Tuesday, November 8, 2022

concerts review: Israel Philharmonic

The Israel Philharmonic made a rare local appearance, under its new music director Lahav Shani, so I decided to hear this noted ensemble. They gave two concerts - that I knew about - one at Davies, an auditorium so large only a massive orchestra can sonically fill it, and one the next day at Bing, an auditorium almost too small for a full orchestra, though it managed to contain the full blast this time, which hasn't always been true in the past.

Repertoire the first night was Mahler's First, the only one of his symphonies I really like, and a curiosity, the First of Paul Ben-Haim, most distinguished of the generation of Israeli composers active in the mid-20C. I'd heard some of his music before, but not this one. It was a well-argued symphony of weight and power, especially notable for a march segment at the end of the first movement. For the second night, an all-Prokofiev program, all well-known stuff: his Classical and Fifth Symphonies and excerpts from Romeo and Juliet.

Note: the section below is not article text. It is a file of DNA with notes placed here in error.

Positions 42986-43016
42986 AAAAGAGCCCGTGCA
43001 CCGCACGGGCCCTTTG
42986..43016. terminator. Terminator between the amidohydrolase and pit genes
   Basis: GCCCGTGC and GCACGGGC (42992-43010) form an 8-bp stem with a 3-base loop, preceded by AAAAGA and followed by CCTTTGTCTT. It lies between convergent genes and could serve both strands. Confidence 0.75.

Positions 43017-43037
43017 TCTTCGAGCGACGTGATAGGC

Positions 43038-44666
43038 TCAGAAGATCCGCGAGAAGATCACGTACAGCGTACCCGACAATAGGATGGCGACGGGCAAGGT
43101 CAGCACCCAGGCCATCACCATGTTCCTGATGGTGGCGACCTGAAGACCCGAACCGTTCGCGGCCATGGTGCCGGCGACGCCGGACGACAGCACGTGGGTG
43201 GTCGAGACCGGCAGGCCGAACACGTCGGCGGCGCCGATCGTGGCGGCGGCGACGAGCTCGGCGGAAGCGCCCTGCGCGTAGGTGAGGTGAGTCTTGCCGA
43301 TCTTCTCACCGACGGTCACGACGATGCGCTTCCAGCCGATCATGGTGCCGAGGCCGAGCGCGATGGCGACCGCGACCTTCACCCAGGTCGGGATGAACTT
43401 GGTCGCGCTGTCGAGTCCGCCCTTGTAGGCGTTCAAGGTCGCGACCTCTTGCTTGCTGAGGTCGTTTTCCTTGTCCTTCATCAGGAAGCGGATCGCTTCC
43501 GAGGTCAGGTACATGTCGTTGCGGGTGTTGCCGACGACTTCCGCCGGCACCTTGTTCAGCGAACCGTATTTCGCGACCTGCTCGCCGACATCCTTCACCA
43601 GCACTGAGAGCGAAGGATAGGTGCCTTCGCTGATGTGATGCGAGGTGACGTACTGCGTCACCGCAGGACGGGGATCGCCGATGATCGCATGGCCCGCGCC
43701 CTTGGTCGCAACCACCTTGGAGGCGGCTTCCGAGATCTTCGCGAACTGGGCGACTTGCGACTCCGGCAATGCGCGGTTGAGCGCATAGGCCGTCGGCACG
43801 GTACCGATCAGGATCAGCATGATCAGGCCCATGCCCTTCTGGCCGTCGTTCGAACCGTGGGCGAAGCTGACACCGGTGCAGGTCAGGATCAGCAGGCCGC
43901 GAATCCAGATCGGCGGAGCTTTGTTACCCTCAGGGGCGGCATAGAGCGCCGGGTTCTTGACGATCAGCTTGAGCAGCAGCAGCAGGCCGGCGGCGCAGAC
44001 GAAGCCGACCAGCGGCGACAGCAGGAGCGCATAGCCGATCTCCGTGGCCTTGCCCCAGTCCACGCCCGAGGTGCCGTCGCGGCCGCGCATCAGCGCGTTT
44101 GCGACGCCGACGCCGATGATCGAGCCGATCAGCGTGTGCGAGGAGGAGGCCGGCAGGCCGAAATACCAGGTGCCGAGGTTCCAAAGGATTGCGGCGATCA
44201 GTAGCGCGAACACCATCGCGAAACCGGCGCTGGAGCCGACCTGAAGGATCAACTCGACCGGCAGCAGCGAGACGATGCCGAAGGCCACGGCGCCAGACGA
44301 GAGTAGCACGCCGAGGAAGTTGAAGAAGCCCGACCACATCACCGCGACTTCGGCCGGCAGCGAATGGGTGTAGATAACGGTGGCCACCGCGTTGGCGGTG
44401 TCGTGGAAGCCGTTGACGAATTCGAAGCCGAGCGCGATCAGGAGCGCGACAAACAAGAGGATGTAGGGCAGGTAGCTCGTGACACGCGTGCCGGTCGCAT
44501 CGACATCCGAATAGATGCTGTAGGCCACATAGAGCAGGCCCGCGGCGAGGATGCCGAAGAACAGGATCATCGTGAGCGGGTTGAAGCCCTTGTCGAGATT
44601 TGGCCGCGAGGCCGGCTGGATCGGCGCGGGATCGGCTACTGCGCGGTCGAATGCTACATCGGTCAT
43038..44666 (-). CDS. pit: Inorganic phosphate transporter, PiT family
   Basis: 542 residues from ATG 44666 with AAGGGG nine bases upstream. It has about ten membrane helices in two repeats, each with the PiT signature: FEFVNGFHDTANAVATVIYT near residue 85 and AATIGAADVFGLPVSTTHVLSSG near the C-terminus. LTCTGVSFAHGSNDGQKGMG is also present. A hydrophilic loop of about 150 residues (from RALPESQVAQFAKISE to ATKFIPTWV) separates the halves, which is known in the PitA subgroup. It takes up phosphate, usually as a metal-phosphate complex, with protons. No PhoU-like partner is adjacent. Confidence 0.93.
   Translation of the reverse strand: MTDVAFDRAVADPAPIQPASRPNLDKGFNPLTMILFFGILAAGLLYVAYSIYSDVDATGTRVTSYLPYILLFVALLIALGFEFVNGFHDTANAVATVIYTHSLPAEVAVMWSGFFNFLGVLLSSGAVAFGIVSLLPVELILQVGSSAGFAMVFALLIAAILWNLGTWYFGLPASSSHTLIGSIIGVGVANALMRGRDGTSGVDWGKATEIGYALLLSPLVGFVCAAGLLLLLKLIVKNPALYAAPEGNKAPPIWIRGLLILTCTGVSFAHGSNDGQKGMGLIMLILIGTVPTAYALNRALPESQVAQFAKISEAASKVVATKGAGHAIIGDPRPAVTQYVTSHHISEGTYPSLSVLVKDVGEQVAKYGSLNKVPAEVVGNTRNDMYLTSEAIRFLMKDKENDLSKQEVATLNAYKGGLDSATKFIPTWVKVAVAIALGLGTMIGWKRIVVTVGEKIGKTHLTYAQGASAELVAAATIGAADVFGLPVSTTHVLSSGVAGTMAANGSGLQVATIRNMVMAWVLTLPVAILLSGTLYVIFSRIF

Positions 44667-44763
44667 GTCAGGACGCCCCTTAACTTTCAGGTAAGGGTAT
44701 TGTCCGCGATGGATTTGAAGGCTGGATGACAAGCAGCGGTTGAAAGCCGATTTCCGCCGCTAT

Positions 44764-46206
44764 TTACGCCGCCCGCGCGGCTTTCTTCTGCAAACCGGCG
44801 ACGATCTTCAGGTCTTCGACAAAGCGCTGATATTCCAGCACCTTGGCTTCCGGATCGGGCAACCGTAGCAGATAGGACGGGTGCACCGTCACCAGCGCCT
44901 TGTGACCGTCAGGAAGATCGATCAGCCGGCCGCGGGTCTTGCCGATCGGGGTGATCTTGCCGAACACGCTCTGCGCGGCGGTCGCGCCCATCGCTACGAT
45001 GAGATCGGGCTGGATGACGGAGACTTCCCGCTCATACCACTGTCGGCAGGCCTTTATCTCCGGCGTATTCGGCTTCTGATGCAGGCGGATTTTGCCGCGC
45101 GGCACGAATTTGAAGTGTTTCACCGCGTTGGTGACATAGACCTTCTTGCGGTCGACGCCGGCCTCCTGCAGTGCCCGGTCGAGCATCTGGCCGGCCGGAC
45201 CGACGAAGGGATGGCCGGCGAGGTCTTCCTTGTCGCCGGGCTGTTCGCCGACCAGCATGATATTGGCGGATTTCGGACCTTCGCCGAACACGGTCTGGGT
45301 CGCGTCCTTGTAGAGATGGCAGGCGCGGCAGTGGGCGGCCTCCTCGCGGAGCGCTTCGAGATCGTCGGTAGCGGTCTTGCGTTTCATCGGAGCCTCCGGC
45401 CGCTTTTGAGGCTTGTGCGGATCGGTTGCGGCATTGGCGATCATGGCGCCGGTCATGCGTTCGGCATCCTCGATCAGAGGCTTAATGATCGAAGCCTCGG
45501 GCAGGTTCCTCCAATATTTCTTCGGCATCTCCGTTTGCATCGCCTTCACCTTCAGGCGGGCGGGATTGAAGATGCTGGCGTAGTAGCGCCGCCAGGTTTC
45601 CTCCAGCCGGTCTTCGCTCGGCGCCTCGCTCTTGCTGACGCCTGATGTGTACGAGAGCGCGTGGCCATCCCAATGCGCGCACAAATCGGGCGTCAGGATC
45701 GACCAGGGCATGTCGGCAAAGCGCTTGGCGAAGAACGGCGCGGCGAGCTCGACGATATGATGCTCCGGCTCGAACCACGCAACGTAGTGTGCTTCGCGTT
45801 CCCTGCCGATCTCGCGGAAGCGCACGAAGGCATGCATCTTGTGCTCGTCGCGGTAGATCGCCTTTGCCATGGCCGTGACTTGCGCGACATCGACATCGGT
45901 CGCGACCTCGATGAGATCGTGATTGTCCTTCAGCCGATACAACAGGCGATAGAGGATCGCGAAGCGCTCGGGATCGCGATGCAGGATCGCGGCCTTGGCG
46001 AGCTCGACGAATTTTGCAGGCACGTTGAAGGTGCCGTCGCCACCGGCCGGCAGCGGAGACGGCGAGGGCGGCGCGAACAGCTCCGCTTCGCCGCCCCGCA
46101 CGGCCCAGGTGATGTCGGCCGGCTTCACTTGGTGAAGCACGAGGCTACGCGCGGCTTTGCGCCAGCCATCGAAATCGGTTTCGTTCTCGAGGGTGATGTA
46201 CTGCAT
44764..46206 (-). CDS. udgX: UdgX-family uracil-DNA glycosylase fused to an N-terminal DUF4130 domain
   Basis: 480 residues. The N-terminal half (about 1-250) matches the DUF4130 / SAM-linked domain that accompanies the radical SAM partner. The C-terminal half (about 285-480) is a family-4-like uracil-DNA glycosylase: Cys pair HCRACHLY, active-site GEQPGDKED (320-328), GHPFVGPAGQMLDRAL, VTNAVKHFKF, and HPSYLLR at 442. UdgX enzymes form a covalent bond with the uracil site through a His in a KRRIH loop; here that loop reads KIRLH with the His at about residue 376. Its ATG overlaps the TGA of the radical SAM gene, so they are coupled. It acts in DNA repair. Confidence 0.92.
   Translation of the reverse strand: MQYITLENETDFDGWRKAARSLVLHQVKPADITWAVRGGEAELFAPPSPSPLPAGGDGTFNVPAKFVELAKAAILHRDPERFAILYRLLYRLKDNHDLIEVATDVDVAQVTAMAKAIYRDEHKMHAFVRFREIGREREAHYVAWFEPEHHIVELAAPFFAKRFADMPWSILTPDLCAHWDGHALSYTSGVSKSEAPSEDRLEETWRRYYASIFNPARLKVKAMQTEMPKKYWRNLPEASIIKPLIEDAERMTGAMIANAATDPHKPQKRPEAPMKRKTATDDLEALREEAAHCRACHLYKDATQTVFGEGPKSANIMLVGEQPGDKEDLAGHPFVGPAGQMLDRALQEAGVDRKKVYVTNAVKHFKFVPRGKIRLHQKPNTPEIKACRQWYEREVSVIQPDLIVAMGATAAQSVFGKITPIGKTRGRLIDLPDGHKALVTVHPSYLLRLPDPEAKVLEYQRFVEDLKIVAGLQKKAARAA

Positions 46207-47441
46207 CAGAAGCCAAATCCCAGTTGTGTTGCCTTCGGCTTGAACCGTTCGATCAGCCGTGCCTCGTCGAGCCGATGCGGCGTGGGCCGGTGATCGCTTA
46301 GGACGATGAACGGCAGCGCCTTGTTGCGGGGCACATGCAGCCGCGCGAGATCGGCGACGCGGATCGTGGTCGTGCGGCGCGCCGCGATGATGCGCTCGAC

This is an orchestra of crispness and sparkle rather than power or drive. Not that their flow was listless, but it didn't reach the status of awesomely compelling that you'd expect of an ensemble this good. The pinpoint exactitude of the sound, however, was amazingly vivid, and they kept it up for two whole concerts. Fast figurations came like hardened crystal of extreme detail and complexity. Shani is an impressionistic conductor who waves his arms around in general phrases rather than beating time or giving cues. Usually in a top ensemble this is a sign that the conductor has already done his job in rehearsal, the players know how to do the music, and the conductor is still there mostly for show.

At Davies but not at Bing there were protesters in front of the hall (which fortunately is soundproofed). In the absence of Gergiev-like endorsements of atrocities, which so far as I know there haven't been in this case, I don't hold cultural groups responsible for their government's misdeeds. And if I did, I'd start with the U.S.: I note that the protesters held the U.S. complicit in Israel's actions. But I'm not going to boycott all U.S. orchestras so I won't an Israeli one either.

Both concerts began with the playing of both the U.S. and Israeli national anthems. I stood up for both, out of respect. I don't approve of various things done by governments of either nation, but I believe firmly in both countries' right to exist and I want to acknowledge that.

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